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Re: Those i386 libraries on amd64

On 19/09/2013, at 5:59 PM, Matt Thomas <> wrote:

> On Sep 18, 2013, at 8:16 PM, Lloyd Parkes 
> <> wrote:
>> So I found all those i386 libraries in /usr/lib/i386 on my amd64 system and 
>> I found them really handy because I had just converted it from an i386 
>> system and I hadn't  prepared some of my apps as well as I should have. 
>> Where do those libraries come from? I've had a look, but it's buried deeper 
>> than I have the energy to dig at the moment, and it would be nice if someone 
>> could just tell me the answer. 
>> There is a bug in the Citrus I18N library such that when this special i386 
>> build is done, it doesn't know that it should use the new library path when 
>> trying to dlopen() modules that it wants and it tries loading a 64 bit 
>> library into a 32 bit program. This is a bug that all module loading 
>> software has when built this way, at least NetBSD does actually seem to 
>> supply all the right libraries.
>> Once I know how these libraries get built, I hope to be able to propose a 
>> possible solution and then PR it.
> You need to use -m32 when building and the toolchain will do the magic needed.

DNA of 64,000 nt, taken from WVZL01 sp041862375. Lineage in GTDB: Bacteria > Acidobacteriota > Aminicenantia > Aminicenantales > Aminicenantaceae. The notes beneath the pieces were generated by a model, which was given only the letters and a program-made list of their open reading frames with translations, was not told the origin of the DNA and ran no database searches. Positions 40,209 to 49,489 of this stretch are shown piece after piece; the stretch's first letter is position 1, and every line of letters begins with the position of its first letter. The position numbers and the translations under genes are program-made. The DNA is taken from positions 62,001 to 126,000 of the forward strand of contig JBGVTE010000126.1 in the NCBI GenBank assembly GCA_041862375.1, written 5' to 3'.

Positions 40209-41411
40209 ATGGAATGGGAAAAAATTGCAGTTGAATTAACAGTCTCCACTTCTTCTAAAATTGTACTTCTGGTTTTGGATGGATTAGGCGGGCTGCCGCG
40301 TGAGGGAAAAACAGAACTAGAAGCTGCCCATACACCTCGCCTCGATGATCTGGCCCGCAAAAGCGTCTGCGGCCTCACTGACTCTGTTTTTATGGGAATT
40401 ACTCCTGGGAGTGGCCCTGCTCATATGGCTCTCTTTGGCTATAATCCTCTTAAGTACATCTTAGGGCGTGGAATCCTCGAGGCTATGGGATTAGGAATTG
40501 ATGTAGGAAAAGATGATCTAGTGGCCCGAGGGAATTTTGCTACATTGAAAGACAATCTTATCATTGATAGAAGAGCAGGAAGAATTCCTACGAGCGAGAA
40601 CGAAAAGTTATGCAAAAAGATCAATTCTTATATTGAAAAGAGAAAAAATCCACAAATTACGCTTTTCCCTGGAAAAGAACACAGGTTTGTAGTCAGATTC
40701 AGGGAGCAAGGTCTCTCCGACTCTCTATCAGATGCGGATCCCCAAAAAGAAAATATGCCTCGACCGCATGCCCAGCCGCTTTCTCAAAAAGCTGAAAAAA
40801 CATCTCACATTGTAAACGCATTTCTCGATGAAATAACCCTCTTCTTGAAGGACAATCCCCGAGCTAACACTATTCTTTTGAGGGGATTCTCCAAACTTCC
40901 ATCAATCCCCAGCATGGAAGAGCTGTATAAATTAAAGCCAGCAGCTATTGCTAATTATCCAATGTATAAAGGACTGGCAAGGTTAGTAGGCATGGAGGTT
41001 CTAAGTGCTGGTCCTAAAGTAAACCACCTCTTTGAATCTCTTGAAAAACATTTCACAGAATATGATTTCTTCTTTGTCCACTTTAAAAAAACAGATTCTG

> Look src/compat/amd64

I big nyetski on that. You missed the bit where I said "dlopen()". 

I built a test program with -m32 and it built just fine (which I think is 
completely awesome), but when the 32 bit program calls 
dlopen("/usr/lib/i18n/"), there is no magic that will save it. 
The files in /usr/lib/i386/i18n are not shared libraries that a linker can 
find, instead they are explicitly loaded modules that the loading program (the 
Citrus stuff in libc in this case) must name.

My test program that core dumps with -m32 is:
#include <locale.h>
main ()
    printf ("%s\n", setlocale(LC_CTYPE, "en_NZ.UTF-8"));

A workaround is to specify the Citrus environment variable 
PATH_I18NMODULE=/usr/lib/i386/i18n when running 32 bit programs, but that does 
require the user to be psychic, so I can't see that winning much favour in the 
NetBSD community.

What I want is to work out when a cross-compilation (well, a 
cross-cross-compilation because all NetBSD compiles are cross-compilations) is 
occurring so that the default of /usr/lib/i18n can be changed to 
/usr/lib/i386/i18n in the appropriate header file.

Despite all of what I have just said, I have had a look at src/compat/amd64 and 
that is the specific answer to my specific question. Now that I know how the 
compiler is being invoked, I can work out what to do to fix the source. I'll 
probably look at adjusting the make file(s) for Citrus to pass the make 
variable LIBDIR in to the compiler as a C preprocessor symbol so that it can be 
used. That strikes me a simple and platform agnostic.


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